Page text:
As Advocates and Elected Officials Gather
to Call for Landmark Designation
On Tuesday, GVSHP, the East Village Community Coalition, City Councilmember Rosie Mendez, State Senator Daniel Squadron, Assemblymember Brian Kavanagh, the Historic Districts Council, the Lower East Side Jewish Conservancy, and dozens of neighbors and preservationists held a press conference calling upon the city to landmark the endangered 170 year old houses at 326 & 328 East 4th Street(see photos HERE, the joint press release HERE, and coverage at DNAinfo.com, Curbed, and City.com).
For months, we have been calling on the city to landmark these buildings – the only to ever stand on these sites – due to their incredible surviving architectural detail, their connection to the builder of the first steamship to cross the Atlantic, their significance to the history of Hasidic Judaism in the United States, and their having been ruled eligible for the State and National Registers of Historic Places. In spite of the tremendous support for landmarking these houses from the public, elected officials, and preservationists, the NYC Landmarks Preservation Commission refused to hold a public hearing on considering them for landmark designation, even as we had made them aware that a new owner was seeking permits to alter the houses beyond recognition.
Unfortunately, as we gathered in front of the houses on Tuesday to make this last appeal to the city to consider landmark designation, the city was issuing permits to the developer to allow the houses’ destruction, effectively foreclosing the possibility of landmark designation (see approvals and plans HERE). This was a tragic mistake by the city, allowing these wonderful pieces of the East Village and the city’s history to be destroyed, especially given the very poor track record of the architect in this case (also see HERE).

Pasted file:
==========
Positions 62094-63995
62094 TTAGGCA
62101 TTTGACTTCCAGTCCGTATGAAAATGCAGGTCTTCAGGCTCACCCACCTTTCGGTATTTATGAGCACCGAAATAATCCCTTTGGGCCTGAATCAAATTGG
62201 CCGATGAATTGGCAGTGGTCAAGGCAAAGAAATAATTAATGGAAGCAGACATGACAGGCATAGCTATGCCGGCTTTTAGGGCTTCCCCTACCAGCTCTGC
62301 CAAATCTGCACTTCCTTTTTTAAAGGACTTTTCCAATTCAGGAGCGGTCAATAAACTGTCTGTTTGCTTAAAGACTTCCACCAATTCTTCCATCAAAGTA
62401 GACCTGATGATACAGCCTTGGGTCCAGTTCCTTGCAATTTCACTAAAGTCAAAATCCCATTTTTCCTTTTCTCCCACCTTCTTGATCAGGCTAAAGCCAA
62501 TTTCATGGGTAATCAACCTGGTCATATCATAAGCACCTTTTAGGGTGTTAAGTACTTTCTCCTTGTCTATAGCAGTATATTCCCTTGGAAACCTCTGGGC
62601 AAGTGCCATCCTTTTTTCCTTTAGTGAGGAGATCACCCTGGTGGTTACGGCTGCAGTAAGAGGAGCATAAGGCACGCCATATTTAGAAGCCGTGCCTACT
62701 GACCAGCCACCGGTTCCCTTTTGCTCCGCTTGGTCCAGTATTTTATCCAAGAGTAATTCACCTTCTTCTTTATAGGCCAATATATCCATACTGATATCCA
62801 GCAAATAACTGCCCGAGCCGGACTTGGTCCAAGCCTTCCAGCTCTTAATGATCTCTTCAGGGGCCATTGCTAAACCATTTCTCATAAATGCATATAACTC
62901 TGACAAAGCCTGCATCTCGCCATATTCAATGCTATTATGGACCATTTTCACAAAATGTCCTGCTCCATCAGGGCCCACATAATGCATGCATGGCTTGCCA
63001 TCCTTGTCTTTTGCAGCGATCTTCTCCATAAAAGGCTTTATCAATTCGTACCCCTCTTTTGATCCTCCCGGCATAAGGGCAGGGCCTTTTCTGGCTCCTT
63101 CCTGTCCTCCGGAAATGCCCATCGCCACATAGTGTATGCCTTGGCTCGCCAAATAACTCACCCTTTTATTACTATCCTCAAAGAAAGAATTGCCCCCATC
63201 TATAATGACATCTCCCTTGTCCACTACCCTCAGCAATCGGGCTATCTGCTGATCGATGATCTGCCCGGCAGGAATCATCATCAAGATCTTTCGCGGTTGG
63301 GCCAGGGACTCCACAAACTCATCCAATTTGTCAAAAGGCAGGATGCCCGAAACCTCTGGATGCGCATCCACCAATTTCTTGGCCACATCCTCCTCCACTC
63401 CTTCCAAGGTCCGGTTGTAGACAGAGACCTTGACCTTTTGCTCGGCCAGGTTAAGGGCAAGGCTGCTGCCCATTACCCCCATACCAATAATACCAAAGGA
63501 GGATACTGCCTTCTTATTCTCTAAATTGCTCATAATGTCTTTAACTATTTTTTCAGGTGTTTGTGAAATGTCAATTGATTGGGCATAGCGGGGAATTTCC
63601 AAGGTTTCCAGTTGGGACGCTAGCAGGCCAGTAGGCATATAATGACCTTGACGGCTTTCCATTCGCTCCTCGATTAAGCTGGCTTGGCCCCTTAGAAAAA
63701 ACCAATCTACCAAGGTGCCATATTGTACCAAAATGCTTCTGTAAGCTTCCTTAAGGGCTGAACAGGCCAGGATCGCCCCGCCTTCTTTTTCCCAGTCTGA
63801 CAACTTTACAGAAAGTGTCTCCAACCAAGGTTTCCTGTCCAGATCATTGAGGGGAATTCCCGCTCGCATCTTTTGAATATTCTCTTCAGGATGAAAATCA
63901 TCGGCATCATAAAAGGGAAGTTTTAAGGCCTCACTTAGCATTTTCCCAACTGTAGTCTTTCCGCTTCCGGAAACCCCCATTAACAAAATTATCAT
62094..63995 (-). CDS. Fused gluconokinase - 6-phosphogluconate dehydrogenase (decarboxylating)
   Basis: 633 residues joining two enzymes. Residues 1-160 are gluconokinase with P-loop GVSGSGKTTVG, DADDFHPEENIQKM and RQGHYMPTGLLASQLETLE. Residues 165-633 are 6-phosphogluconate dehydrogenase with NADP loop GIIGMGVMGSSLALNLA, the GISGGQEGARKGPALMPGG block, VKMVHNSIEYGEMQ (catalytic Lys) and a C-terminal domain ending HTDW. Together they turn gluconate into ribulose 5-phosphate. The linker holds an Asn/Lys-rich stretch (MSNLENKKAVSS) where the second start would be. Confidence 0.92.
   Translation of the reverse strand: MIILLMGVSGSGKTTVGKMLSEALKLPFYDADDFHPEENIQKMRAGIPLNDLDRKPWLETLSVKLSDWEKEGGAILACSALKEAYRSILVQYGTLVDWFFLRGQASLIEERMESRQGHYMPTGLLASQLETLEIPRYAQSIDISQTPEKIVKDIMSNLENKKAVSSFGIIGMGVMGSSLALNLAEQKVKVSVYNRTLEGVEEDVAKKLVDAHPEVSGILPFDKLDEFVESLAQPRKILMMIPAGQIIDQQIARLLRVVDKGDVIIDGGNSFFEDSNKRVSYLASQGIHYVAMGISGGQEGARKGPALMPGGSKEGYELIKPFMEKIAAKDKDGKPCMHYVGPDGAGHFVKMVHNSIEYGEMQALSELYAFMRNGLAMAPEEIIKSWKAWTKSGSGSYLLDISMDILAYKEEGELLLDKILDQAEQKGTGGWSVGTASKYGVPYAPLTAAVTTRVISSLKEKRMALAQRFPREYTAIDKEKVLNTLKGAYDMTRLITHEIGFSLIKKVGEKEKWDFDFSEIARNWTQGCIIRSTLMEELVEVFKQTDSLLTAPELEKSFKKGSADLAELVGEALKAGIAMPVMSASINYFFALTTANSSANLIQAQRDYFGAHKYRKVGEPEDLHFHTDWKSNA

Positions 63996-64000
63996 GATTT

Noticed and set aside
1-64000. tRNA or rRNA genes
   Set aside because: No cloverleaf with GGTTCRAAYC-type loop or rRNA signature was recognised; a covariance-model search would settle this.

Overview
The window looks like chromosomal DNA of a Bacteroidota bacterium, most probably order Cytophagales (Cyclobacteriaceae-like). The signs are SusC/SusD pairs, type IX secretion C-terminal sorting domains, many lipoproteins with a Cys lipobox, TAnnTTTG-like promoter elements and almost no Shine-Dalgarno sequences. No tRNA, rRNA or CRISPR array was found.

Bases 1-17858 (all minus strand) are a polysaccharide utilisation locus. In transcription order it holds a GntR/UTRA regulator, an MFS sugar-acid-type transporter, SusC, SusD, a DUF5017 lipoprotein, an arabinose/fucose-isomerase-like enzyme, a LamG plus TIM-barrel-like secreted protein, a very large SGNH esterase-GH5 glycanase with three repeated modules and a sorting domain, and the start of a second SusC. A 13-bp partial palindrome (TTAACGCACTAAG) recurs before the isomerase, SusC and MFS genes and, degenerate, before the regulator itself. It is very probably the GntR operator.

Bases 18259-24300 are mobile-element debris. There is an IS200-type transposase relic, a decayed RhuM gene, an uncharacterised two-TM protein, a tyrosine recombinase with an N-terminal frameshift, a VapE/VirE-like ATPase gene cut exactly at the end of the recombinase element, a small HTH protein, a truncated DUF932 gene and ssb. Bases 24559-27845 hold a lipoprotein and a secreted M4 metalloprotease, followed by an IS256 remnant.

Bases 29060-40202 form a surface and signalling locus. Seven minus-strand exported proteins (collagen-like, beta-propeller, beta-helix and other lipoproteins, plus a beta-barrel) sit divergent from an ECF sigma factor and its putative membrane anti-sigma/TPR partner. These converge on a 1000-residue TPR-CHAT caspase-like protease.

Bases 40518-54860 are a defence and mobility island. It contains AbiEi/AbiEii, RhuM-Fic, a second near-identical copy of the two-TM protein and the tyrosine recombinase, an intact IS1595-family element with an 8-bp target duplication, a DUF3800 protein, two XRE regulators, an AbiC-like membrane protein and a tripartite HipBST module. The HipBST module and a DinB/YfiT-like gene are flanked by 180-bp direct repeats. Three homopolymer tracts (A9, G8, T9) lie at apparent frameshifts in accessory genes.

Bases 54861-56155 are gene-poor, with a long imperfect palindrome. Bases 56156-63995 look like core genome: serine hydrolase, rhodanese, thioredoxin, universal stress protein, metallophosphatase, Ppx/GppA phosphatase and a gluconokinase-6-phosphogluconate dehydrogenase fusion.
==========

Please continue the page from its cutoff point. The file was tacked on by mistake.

Nevertheless I want to extend my deepest gratitude to the elected officials, the preservationists, and the hundreds of individuals who wrote to the city in support of saving these buildings. Though the city chose to ignore our arguments in this case, I believe we did the right thing by standing up for protecting our neighborhood and our city’s history and character.
In spite of this tragic loss, GVSHP is moving forward with our project to thoroughly document the history of every building in the East Village as part of a broader effort to push for expanded landmark protections in this historic, under-protected neighborhood. This has already led to some victories, and we hope to see it lead to many more in the near future.
If you would like to find out more about the process by which GVSHP is researching the history of the East Village to identify potential landmark designations, watch this video presentation by GVSHP Director of Preservation and Research Elizabeth Finkelstein in two parts HERE and HERE. You can find out more about GVSHP’s East Village preservation work HERE, and if you would like to be informed of preservation issues in the East Village, reply to this e-mail to let us know.